For many years, temporary domestic assignments (TDA) have been commonplace to satisfy the needs of project based businesses, such as engineering or construction firms. However, in recent years, a wide range of companies are finding numerous reasons to send employees on temporary domestic assignments.
Whether your company is sending someone on a TDA to provide specialized skills for a defined period of time, as an opportunity to train critical talent or to lead a new project, it is important to define your policies.
In the past, the shorter types of these assignments may have often been covered as extended business travel, but NEI recommends that all companies develop written TDA policies to define the process, timeframes and benefits for each duration category, along with indicating that any change of timeframe or intent of the assignment be documented.
IRS Definitions for Temporary and Indefinite Assignments
For taxing purposes, the IRS defines a temporary domestic assignment as temporary if employment in the new location is intended to be for one year or less (non-taxable) and indefinite if the employment away from home is expected to last for more than one year (taxable).
- It is important that the employee receive a letter of assignment at inception detailing the length and reason for the assignment
- In the event, the reason or length of the assignment changes, this document must be updated accordingly
If the above two conditions are not met, the IRS may conclude that the original expectation was indefinite from its inception and treat all expenses as taxable. It is also important to note that once the assignment length changes to be indefinite, the expenses become taxable at that time—not when they exceed a year.
Returning to Home Base Is Critical
Additionally, for most expenses of a temporary assignment to be deemed non-taxable, it is critical that the employee maintain a home at the departure location and return to that home after the assignment is complete to be considered “away from home” by the IRS.
Ensuring Temporary Assignment Allowable Expenses Remain Non-Taxable
For travel expenses to be considered non-taxable, they must be ordinary and necessary, incurred while away from home overnight, and incurred in the pursuit of a trade or business.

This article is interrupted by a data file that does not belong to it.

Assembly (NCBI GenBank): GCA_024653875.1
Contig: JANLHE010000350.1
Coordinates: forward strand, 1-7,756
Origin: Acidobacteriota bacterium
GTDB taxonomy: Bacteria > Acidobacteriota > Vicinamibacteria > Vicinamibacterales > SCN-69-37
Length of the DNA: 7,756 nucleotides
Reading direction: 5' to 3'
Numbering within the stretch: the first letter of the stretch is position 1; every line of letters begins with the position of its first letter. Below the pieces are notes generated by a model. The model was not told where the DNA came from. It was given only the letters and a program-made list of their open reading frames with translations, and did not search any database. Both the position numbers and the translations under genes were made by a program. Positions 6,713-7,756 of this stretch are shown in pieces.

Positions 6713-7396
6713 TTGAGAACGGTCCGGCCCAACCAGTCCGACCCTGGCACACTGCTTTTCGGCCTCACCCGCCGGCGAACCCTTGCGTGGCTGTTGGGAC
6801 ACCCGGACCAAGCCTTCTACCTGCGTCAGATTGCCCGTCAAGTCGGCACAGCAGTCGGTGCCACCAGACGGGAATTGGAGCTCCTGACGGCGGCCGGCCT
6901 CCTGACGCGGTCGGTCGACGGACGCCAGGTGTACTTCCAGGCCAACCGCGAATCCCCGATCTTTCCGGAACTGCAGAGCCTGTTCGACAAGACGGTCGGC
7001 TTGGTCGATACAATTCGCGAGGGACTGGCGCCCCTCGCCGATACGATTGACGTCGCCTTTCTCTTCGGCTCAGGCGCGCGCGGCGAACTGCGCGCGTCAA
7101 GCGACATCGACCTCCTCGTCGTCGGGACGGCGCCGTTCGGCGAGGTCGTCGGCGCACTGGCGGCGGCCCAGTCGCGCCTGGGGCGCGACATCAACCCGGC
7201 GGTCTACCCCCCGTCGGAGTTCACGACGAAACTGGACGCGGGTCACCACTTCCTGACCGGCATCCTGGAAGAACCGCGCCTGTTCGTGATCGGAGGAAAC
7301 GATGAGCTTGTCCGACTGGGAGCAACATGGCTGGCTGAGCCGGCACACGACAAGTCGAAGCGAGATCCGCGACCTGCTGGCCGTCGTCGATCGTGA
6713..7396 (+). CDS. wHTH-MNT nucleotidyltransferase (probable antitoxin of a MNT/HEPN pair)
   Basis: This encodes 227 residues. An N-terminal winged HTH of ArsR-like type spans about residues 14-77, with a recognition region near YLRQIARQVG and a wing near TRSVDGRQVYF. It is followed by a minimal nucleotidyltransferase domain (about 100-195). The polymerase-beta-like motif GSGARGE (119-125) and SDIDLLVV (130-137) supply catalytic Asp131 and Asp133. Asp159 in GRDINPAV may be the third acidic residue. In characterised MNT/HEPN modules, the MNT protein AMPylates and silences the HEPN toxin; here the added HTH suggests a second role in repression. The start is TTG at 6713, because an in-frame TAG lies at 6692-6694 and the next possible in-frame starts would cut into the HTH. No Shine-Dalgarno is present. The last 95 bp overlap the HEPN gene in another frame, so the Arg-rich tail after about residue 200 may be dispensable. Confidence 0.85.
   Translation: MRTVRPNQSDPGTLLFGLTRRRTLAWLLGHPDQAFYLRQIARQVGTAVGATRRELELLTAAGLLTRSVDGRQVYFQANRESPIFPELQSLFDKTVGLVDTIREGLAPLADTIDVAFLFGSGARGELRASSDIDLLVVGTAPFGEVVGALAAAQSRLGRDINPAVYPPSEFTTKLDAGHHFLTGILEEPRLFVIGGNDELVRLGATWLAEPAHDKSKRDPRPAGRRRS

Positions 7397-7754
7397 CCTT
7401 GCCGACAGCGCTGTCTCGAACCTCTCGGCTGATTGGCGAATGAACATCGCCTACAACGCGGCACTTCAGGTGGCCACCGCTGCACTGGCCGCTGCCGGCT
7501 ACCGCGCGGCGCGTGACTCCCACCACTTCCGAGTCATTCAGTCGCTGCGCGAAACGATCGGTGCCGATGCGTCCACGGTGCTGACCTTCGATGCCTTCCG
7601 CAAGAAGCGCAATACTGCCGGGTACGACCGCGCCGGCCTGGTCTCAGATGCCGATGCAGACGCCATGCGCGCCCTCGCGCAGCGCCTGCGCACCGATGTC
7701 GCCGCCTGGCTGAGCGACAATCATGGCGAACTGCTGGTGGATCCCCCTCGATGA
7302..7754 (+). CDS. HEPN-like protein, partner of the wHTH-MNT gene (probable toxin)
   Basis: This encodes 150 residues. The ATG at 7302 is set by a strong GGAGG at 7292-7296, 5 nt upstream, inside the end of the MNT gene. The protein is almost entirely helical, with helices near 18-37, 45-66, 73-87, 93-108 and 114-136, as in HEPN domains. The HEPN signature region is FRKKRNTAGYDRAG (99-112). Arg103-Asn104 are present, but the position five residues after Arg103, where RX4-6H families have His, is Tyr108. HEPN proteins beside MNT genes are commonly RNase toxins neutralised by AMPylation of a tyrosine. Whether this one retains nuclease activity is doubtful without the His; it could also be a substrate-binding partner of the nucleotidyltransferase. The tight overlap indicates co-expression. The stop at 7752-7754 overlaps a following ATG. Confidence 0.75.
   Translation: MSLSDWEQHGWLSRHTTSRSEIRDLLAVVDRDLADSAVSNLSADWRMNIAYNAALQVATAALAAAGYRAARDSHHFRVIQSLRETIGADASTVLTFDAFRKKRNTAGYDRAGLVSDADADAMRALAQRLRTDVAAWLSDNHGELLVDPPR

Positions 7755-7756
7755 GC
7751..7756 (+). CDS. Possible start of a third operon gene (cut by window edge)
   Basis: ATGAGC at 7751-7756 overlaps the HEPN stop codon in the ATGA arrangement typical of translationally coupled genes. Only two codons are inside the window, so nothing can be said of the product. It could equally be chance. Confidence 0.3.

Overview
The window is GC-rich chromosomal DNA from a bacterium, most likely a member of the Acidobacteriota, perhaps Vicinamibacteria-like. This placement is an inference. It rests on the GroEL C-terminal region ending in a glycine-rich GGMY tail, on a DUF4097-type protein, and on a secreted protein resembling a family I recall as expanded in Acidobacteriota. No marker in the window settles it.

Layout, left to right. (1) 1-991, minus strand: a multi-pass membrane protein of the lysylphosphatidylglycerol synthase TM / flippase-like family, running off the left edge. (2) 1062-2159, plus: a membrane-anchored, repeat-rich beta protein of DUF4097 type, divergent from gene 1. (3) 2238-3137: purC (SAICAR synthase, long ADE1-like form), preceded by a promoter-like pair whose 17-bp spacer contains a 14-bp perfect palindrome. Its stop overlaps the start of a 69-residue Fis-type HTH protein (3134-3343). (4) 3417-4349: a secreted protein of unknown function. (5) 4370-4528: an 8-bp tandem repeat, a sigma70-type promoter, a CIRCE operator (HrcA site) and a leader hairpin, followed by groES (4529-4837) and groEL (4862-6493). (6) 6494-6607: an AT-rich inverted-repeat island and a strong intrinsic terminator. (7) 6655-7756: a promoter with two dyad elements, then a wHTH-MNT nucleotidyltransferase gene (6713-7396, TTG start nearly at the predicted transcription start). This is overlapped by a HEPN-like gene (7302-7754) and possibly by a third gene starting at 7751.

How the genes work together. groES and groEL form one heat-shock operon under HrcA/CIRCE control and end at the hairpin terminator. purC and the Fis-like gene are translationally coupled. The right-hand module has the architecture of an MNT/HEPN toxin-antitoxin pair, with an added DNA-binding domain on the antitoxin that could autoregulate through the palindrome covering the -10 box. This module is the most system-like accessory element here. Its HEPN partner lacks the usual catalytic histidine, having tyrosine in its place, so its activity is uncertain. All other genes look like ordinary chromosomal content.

Advances are only non-taxable if the employee accounts for the allowable expenses within a reasonable period of time. Typically, 60 days is considered reasonable for submitting receipts for expenses paid from the advance and 120 days for returning any remaining balance from the advance.
It should also be noted that many companies use per diem rates, which in most cases are not considered an advance or taxable by the IRS for qualified short-term assignments. Government per diems are generally accepted without question, however, if increased per diems are required, you may be asked to document why the increase is needed in the event of an audit.
Return trips to the home location are non-taxable only if the primary purpose of the trip is business. However, there is one exception. If the cost of the trip home is less than the employee would have spent had he or she remained in the temporary location, it can be considered non-taxable as well.
The majority of companies with employees on temporary assignment provide tax assistance for any expense considered taxable to the employee, using the same gross-up methodology as would be used for relocation expenses.
Developing TDA Benefits
While many relocation policies are based on job level or homeowner/renter status, temporary domestic assignments are best based on timeframe, talent needs and company culture. A defined policy ensures equitable treatment to all.
Policy elements should address:
- Whether the employee is accompanied or unaccompanied*
- Guidelines for personal effects to be transported
- Travel to and from the location
- Housing guidelines
- Allowances provided/expenses covered
- Return trips to see family
- Gross-up methodology
Along with developing a defined policy, you should provide each employee with an assignment letter, outlining the employee’s:
- Base location or permanent employment site
- Assignment location
- Assignment start date
- Assignment duration
- Appropriate TDA policy
*Many short-term assignments are unaccompanied, that is only the employee’s costs are covered. If a short-term assignment is accompanied, i.e., including any other family member(s), any incremental costs for anyone other than the employee that are paid by the company would be considered taxable income to the employee. This would include any flights, meals, larger living facilities or other amounts paid to accommodate their needs.
Defining your temporary domestic assignments in formal policies will help ensure that there is a common understanding of necessary processes and will help to minimize your company’s tax exposure.